The price-gouging sweatshop-clothing chain The Gap is enduring a tempest in a T-shirt over a $30 “designer” tee featuring the words MANIFEST DESTINY. What is being described as a “huge outcry,” an “outrage,” and “a flood of complaints”—but was little more than some mild wailing from change.org‘s Soros Zombies and predictable carping from professional-victim “Native Americans”—led to The Gap withdrawing the offending item and apologizing for being insensitive to the never-ending torrent of Injun teardrops.
The shirt’s “designer,” Mark McNairy—it requires decades of training and an artist’s gilded soul to pick a font and peck out two words—initially responded to this manufactured controversy with what seemed like a defiant Tweet: “MANIFEST DESTINY. SURVIVAL OF THE FITTEST.” Then, acknowledging that Social Darwinism has been thoroughly discredited by those who always call things “discredited” without actually bothering to discredit them, McNairy bent over, grabbed his ankles, and apologized:
I AM SORRY FOR MY SURVIVAL OF THE FITTEST COMMENT. IT HURT ME DEEPLY TO BE CALLED A RACIST AS THAT IS NOT ME. I REACTED WITHOUT THINKING.
This country is obviously dealing with a lot of hurt feelings and a lot of apologies. This country obviously has no future.
A writer in England, a country that has never colonized or oppressed anyone, clucked that The Gap’s decision to issue the T-shirt was “a historic mistake.” So was letting all those Muslims into your country. So was ever feeling the slightest twinge of guilt for having built one of the greatest empires the world has ever known.
Many professional ingrates described the words MANIFEST DESTINY in the most horrific terms, conjuring images of peaceful, daisy-sniffing “indigenous peoples” who were placidly blowing bubbles and rubbing one another’s feet until the Evil White Man came and ruthlessly murdered 100 trillion of them. One commenter noted that the T-shirt was “probably made out of cotton,” which ignores America’s shameful legacy of slavery and shows a “shocking lack of historical awareness.” Another opined that this incident “shows light into the true nature of the fashion industry, one riddled with racism.”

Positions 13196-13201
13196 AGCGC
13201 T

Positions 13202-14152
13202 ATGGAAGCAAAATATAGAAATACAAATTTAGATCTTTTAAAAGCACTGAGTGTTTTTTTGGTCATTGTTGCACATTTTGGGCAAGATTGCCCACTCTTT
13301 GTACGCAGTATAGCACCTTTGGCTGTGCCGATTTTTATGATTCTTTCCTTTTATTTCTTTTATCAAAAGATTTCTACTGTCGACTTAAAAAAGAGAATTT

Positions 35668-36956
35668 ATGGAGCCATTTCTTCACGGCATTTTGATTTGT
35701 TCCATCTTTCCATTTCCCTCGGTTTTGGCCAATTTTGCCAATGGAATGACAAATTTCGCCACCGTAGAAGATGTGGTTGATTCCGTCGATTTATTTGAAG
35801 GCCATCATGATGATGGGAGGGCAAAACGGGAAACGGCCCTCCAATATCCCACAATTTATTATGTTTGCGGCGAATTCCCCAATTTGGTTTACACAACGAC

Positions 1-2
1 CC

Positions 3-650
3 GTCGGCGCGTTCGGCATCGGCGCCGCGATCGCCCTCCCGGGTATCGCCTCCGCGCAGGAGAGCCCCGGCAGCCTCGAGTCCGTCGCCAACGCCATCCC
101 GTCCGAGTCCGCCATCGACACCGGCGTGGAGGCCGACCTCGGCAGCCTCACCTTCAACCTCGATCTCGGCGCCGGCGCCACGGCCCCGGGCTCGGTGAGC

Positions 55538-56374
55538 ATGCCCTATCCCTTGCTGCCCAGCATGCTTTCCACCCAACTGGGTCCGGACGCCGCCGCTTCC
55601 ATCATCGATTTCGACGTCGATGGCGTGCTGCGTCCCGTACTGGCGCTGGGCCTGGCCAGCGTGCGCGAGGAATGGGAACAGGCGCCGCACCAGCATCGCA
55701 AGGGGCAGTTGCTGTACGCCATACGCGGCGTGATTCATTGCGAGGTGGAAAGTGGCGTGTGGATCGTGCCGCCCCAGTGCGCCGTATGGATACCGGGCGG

Never mind all the Che shirts and the Mao shirts and the IT’S A BLACK THANG shirts. Those are all on the right side of history, of a vibrantly righteous and inescapable future that is destined to occur and is constantly manifesting itself.
Modern globalists, multiculturalists, and one-worlders—the type of leisure-addled schmucks who scream until their throats bleed about MANIFEST DESTINY T-shirts—base their beliefs on “the great principle of human equality” and “human progress.” They “turn with moral horror” from “the oppressions, the cruelties, and injustice” of past eras. They stand “in defence of humanity, of the oppressed of all nations, of the rights of conscience, [and] the rights of personal enfranchisement.”
In short, they agree with all the quoted text from that last paragraph, which was taken from an essay by John L. O’Sullivan, who is often credited with coining the term “Manifest Destiny” in the mid-1800s as the USA spread westward.
Echoes of Manifest Destiny—of a higher moral pretext that allows one to feel a bit less guilty for seizing land—can also be found in concepts as diverse as Hitler’s Lebensraum, the Mexican reconquista movement, Islamic global jihad, and Zionism. It’s also a persistent subtext of America’s century-long quest to make “the world safe for democracy,” from Woodrow Wilson up to latter-day neocon foreign-policy shlubs.
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